## Tuesday, 14 December 2010

### Parsing mathematical expressions using active patterns

Active patterns allow arbitrary user-defined functions to be used to dissect values during pattern matching. This opens up some interesting possibilities with regard to parsing because it allows active patterns to be used to destructure streams of data when known patterns are encountered.

The following code sample creates several mutually-recursive active patterns that form a recursive descent parser for mathematical expressions:

`> let rec (|Term|_|) = function    | Factor(e1, t) ->        let rec aux e1 = function          | '+'::Factor(e2, t) -> aux (e1 + e2) t          | '-'::Factor(e2, t) -> aux (e1 - e2) t          | t -> Some(e1, t)        aux e1 t    | _ -> None  and (|Factor|_|) = function    | '-'::Factor(e, t) -> Some(-e, t)    | Atom(e1, '*'::Factor(e2, t)) -> Some(e1 * e2, t)    | Atom(e, t) -> Some(e, t)    | _ -> None  and (|Atom|_|) = function    | c::t when '0'<=c && c<='9' -> Some(int(string c), t)    | '('::Term(e, ')'::t) -> Some(e, t)    | _ -> None;;val ( |Term|_| ) : char list -> (int * char list) optionval ( |Factor|_| ) : char list -> (int * char list) optionval ( |Atom|_| ) : char list -> (int * char list) option`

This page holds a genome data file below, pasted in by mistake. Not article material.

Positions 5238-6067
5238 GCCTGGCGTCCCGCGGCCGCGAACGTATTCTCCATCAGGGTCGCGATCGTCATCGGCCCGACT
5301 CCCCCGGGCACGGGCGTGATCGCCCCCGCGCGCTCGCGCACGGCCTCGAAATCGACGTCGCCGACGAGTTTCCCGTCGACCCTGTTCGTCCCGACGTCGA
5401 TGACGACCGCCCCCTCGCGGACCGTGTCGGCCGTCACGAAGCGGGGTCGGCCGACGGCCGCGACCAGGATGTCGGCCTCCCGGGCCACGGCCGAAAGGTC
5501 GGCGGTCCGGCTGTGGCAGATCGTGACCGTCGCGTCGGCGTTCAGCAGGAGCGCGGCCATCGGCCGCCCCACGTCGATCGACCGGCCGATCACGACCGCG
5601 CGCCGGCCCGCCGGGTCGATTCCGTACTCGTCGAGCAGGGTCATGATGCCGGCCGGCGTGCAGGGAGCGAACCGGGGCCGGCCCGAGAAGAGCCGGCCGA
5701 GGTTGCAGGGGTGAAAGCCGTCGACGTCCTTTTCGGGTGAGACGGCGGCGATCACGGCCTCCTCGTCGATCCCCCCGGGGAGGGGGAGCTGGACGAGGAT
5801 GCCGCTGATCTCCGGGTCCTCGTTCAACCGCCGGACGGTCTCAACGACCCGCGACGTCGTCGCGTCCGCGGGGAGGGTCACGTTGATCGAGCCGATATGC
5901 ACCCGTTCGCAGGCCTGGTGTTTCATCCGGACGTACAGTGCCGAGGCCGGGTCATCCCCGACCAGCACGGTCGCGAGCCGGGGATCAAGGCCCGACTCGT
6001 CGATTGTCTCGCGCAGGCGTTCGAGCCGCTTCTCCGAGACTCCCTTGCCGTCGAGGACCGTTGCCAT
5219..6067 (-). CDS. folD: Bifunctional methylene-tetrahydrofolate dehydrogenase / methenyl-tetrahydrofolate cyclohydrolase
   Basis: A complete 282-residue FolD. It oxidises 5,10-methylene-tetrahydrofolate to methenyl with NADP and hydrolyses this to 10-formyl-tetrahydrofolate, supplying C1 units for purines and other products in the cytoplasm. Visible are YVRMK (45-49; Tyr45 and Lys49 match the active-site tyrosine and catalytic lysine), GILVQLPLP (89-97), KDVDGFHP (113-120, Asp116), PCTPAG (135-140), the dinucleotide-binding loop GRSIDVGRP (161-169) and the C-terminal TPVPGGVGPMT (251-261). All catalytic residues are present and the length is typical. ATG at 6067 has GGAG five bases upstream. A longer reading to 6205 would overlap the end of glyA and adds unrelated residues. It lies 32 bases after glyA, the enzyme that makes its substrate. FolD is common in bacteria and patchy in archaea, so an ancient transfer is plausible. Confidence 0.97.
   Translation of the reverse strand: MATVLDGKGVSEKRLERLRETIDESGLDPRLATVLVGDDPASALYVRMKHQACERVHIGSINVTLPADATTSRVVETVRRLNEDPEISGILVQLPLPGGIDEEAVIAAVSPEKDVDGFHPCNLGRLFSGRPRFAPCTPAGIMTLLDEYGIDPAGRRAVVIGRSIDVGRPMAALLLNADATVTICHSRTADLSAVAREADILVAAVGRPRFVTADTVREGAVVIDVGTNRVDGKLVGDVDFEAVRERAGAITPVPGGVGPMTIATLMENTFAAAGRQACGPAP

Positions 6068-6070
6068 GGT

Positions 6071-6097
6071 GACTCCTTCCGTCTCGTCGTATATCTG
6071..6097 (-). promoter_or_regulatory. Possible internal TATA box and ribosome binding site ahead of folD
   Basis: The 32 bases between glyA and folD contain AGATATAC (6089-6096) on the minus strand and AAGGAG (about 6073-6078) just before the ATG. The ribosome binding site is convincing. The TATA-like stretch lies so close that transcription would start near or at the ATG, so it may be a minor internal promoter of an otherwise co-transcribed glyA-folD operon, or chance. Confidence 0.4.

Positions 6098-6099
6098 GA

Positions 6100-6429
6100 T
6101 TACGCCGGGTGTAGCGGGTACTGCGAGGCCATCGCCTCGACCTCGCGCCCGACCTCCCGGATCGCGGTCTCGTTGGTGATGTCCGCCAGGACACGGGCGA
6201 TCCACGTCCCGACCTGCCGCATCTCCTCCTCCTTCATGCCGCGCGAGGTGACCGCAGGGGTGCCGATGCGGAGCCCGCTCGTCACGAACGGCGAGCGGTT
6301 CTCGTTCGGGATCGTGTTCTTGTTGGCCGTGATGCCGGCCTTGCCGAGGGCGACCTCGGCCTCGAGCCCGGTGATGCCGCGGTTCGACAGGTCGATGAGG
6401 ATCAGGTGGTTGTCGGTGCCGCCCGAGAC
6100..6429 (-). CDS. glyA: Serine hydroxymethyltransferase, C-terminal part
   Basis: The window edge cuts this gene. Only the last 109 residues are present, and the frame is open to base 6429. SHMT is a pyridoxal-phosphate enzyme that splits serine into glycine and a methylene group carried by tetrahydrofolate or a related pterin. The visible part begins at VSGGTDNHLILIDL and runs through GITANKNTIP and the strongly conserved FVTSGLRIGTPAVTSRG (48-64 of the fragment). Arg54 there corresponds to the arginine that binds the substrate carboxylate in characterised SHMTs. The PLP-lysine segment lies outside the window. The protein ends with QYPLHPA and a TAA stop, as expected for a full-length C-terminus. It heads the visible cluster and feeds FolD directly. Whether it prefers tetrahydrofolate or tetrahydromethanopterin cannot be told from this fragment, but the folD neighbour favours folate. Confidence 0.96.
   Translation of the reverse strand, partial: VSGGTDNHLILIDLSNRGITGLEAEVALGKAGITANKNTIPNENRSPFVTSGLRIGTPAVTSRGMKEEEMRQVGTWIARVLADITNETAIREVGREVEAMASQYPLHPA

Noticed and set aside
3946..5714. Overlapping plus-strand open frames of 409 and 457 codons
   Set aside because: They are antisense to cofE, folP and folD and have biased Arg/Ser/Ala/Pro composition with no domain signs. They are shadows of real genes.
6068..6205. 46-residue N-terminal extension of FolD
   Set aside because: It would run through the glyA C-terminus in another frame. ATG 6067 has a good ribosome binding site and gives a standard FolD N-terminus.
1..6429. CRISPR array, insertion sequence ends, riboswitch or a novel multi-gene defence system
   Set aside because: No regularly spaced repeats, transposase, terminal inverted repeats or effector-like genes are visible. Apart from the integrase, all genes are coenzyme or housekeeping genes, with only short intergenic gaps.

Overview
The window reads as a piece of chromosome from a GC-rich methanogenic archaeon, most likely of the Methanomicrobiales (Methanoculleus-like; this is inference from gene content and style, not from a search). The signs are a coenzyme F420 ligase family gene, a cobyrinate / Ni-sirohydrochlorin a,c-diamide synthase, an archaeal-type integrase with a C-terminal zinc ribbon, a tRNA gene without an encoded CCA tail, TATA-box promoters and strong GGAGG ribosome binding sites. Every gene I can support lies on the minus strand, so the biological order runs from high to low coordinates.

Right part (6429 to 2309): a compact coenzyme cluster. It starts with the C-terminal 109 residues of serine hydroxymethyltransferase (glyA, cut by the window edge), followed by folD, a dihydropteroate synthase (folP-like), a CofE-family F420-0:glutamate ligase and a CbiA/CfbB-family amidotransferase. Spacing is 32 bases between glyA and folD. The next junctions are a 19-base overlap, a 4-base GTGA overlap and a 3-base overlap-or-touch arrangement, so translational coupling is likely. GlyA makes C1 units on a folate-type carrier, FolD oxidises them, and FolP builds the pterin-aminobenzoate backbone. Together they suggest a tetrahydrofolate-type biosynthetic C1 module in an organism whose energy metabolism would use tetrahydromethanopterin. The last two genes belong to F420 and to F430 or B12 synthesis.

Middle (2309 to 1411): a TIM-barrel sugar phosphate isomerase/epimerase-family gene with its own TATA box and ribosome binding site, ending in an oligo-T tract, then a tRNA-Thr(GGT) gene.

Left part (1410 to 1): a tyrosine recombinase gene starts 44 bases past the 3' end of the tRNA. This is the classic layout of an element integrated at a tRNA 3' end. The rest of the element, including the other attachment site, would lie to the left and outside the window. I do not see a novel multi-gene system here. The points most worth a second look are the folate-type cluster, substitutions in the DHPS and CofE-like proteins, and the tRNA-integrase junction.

For example, the following parses the expression 1 + 2 × (3 - 4) × -5:

`> let (Term e) = List.ofSeq "1+2*(3-4)*-5";;val e : int * char list = (11, [])`

The F# programming language is descended from the MetaLanguages (ML) family that were specifically bred for metaprogramming including parsing. For more information on metaprogramming with F#, read the following articles in The F#.NET Journal: